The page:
Claudia Cohn, LMP associate professor, was named AABB first Chief Medical Officer last month.  Formerly known as the American Association of Blood Banks, AABB is the leading organization representing the transfusion medicine and cellular therapy communities.

AABB’s Chief Medical Office (CMO) brings together its community around issues of importance and advances changes needed to drive development of policies, recommendations and strategies that will help achieve AABB's mission.  The CMO provides clinical expertise and thought leadership for AABB’s CEO and other staff on key topics, helps to communicate AABB's position externally and promotes AABB's voice as an industry thought leader.

“My appointment to AABB’s CMO position is an incredible honor,” Cohn said.  “I am thrilled to take on this work.”   Cohn’s contract is renewed annually but she expects to serve for about five years. “I think the AABB will benefit from the continuity of a multi-year term but it will also benefit from a change and fresh blood,” she said.

Cohn noted that as a new position some of the job of the AABB CMO will be shaped by ongoing issues.  “I think I will wear many hats,” Cohn said.  “I’ll work with the various AABB committees to help usher through projects.  I’ll advise the staff on medical and scientific matters and I’ll represent the AABB with the FDA (U.S. Food & Drug Administration).  I’ll also work closely with AABB CEO Debra BenAvram to keep her apprised of current work and potentially new challenges.”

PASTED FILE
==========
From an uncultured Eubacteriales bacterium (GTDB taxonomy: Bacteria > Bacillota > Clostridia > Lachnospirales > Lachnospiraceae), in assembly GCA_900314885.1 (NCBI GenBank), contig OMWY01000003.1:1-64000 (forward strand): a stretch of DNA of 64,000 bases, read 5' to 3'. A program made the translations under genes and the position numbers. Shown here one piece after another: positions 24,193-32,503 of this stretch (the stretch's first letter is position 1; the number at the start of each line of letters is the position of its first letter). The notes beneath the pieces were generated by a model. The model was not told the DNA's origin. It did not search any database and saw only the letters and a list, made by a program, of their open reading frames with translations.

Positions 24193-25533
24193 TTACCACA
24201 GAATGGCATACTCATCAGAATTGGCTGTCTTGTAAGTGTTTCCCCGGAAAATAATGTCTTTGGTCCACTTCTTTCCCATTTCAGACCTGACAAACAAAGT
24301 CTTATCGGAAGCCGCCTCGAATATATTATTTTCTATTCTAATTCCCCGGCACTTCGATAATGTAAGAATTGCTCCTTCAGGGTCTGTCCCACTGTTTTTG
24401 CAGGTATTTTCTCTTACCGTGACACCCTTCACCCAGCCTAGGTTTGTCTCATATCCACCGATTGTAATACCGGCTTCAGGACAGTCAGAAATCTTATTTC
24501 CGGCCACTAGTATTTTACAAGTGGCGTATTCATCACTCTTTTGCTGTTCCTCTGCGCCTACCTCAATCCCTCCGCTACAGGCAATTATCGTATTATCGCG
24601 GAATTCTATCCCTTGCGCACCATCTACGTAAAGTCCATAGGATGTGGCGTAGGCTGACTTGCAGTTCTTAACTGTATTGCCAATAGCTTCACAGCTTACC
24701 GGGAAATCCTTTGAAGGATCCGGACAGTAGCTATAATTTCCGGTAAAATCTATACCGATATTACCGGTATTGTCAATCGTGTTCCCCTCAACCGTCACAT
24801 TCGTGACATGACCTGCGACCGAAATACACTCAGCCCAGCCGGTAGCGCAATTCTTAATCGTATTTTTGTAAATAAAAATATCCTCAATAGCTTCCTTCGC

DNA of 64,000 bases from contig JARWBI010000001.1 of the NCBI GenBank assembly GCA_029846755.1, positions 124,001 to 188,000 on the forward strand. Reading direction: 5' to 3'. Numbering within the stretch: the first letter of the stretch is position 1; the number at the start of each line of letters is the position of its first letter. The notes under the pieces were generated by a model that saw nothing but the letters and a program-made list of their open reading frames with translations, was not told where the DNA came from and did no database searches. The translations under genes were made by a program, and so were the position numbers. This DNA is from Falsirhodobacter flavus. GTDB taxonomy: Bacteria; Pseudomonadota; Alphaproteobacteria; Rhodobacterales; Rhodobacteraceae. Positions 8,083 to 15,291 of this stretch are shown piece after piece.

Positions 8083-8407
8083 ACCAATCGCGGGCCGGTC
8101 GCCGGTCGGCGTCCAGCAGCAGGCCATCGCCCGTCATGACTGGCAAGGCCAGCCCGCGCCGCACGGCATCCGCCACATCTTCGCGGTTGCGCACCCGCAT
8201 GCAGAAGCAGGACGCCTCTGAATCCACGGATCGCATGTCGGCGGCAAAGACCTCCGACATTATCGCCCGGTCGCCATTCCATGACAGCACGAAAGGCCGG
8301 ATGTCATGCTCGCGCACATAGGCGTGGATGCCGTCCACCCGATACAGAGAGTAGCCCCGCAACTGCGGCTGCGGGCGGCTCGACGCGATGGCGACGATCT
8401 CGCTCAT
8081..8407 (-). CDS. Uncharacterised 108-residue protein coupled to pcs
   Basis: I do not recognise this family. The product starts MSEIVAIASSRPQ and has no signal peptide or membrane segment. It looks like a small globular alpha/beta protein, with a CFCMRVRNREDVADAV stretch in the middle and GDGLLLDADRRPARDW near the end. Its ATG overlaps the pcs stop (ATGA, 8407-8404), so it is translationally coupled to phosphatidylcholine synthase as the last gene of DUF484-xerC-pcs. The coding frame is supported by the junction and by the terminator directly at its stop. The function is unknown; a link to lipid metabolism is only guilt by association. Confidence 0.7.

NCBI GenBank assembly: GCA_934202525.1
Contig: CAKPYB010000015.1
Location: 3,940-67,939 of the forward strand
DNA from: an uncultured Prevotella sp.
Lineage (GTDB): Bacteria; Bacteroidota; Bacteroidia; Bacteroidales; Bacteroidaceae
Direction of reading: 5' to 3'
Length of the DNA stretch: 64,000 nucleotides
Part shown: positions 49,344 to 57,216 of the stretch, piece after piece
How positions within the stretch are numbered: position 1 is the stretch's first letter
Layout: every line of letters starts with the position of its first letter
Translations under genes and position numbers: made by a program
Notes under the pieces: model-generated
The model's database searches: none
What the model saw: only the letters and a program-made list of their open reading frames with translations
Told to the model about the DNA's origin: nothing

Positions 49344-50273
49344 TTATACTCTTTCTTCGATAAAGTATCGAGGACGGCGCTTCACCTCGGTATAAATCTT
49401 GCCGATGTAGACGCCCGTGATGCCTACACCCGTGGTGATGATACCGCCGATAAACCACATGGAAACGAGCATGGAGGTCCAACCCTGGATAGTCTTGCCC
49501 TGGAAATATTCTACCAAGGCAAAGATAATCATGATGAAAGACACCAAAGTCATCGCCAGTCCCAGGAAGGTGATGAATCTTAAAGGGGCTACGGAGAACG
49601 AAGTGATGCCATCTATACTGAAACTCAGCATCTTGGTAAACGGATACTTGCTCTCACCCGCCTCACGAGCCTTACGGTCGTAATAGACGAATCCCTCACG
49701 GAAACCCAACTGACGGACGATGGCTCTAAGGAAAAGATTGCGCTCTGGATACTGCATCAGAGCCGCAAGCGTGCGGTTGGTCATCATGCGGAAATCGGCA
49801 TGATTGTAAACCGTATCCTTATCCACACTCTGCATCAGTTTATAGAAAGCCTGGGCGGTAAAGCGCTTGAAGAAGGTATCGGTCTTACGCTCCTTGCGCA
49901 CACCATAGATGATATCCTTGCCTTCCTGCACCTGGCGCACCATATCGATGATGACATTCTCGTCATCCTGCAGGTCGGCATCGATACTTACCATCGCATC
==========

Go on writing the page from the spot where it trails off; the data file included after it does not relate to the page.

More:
Safety is always a critical challenge within the blood/transfusion community.  “Blood product safety is always a top priority, so monitoring for emerging infectious diseases is important,” Cohn said.  Blood and blood product shortage is also a critical challenge.  “Shortages of blood components, especially platelets, are occurring more frequently.”  The CMS (U.S. Centers for Medicare & Medicaid Services) reimbursement rate for blood is creating a highly competitive marketplace that could threaten the blood supply if blood collection centers have to close, she said.

In representing the rapidly emerging cellular therapy community, AABB guides the translation and regulation of these new therapies, “which constitute an exciting area of growth in the blood industry,” Cohn said.  AABB’s Center for Cellular Therapies is dedicated to cellular therapy professionals and institutions, fostering patient safety, responsible innovation, and professional development in cellular therapies and regenerative medicine.